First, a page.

George H. W. Bush passed into history last week.  The accolades, the review of accomplishments and personal accounts of encounters with our 41stPresident were glowing testaments to a public life well-lived. One aspect stands out in stark contrast to the political-social climate of today.  Even though there were disagreements, differences in thinking, clashes of perceived values, and hard fought political campaigns, President Bush embraced his opponents with respect, courtesy and a collaborative spirit.  There was no demonizing; no character assassinations; no garbage.  Many of us long for such discourse in the running of our communities, cities, states and nation.  Sadly, a survey of world history would reveal acrimony and division between people is the norm.  Christmas celebrates that into our “norm” a child is born and because of this birth, we sing peace on earth and good will towards men.

Fittingly for the season, we begin the  Born For This  series at GateWay.  Not to diminish the absolutely amazing fact that God chose to enter our world to redeem us, I wanted to focus on living out the five point characterization of our King, Jesus Christ, as related by Pastor Ed this past weekend.  Ed stated our King is inclusive, humble, unique, loving and liberating.  I as well as countless Christ-followers have experienced this in our personal relationships with Christ.  Into the midst of chaos, personal doubt, pain, anger or isolation, Jesus has stepped in. What is our response?  Gratitude absolutely; but also passing this love forward. In the Gospel of John, Jesus says to love one another as I have loved you.   

How different our community, our whole world, would be if we lived this out.  And we begin one person at a time.  Pastor Ed challenges us to take each aspect and look for someone with whom we can live out these characteristics.  Mental Health professionals often state holidays, especially Christmas, are some of the most difficult times for people.  Even in the midst of a group some feel isolated and alone. Instead of assuming inclusion, take the risk of inviting.  Instead of acting as if you have it all together, be vulnerable and thus express humbleness.  This may be key to unlocking a previously closed relationship.  Revel in your God created uniqueness and treasure and celebrate the same in others.  Such joy is contagious.  Random acts of loving kindness this time of year go a long way.  Remember Jesus came a long way to love us.  And when you put all of this together it can be the point where someone in the depths of personal bondage will find liberation in Jesus Christ.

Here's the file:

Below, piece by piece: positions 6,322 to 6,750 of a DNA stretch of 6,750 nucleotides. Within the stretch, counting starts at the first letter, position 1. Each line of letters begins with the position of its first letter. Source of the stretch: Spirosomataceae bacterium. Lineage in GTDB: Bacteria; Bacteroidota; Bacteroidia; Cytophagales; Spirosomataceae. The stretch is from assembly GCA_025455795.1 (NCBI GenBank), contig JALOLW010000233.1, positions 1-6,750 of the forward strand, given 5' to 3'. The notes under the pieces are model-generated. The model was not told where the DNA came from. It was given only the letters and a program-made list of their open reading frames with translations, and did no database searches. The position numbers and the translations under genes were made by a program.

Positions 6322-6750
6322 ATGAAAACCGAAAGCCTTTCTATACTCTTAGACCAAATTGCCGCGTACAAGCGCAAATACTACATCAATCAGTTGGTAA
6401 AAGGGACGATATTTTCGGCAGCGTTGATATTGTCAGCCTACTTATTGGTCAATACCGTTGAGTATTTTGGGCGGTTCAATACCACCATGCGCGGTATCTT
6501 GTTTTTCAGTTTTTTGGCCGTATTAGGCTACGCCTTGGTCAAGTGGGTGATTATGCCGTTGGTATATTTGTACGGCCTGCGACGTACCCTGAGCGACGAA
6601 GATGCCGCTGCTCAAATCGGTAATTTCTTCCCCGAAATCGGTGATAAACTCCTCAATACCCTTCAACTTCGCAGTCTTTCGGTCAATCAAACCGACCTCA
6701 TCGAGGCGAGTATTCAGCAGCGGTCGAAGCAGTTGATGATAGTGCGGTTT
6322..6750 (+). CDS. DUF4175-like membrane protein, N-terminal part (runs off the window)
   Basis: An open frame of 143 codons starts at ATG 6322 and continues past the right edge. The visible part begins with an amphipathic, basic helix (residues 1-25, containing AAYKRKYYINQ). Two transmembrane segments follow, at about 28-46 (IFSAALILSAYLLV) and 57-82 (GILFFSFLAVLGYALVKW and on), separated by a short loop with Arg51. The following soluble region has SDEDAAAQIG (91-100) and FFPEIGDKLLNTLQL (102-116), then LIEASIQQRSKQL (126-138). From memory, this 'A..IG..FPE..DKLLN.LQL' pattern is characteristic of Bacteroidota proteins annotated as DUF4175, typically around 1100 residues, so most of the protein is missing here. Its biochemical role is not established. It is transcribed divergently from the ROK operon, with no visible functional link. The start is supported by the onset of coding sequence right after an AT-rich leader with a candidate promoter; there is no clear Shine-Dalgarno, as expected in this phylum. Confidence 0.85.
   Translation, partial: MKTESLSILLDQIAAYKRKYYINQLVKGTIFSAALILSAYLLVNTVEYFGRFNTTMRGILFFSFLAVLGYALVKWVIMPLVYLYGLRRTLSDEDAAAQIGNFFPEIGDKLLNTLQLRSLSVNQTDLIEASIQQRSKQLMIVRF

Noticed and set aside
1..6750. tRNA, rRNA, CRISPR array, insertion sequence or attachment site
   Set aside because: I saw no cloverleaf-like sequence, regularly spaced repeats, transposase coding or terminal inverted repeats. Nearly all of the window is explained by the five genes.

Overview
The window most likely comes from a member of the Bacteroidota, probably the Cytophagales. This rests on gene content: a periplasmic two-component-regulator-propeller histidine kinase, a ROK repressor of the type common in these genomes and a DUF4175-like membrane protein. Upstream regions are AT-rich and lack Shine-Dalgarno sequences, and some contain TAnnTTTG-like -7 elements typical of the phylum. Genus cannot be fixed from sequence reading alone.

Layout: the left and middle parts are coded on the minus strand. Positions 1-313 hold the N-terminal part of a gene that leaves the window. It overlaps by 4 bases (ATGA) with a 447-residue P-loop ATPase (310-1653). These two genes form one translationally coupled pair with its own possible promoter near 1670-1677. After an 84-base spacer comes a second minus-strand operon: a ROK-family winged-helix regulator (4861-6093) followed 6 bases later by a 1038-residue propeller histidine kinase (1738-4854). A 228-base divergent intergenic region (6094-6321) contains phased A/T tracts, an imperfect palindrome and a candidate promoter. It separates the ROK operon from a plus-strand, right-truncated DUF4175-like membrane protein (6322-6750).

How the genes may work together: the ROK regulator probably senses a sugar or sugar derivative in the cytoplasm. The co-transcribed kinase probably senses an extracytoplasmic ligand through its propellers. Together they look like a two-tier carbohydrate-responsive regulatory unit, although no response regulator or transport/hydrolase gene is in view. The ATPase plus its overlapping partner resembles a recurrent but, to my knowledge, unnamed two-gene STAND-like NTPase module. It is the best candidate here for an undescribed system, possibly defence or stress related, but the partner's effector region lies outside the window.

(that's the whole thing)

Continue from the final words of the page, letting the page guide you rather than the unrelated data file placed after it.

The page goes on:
In the coming days we will be reminded of the legacy of George H.W. Bush.  It is safe to say, he was born to be President.  Most of us were not born to become the President of the United States or many other super notable positions.  But I am convinced we were born for this – to be witnesses and proclaim the Good News of Jesus Christ in actions and if necessary, with words. It is time to be lights on a hill. Let it shine!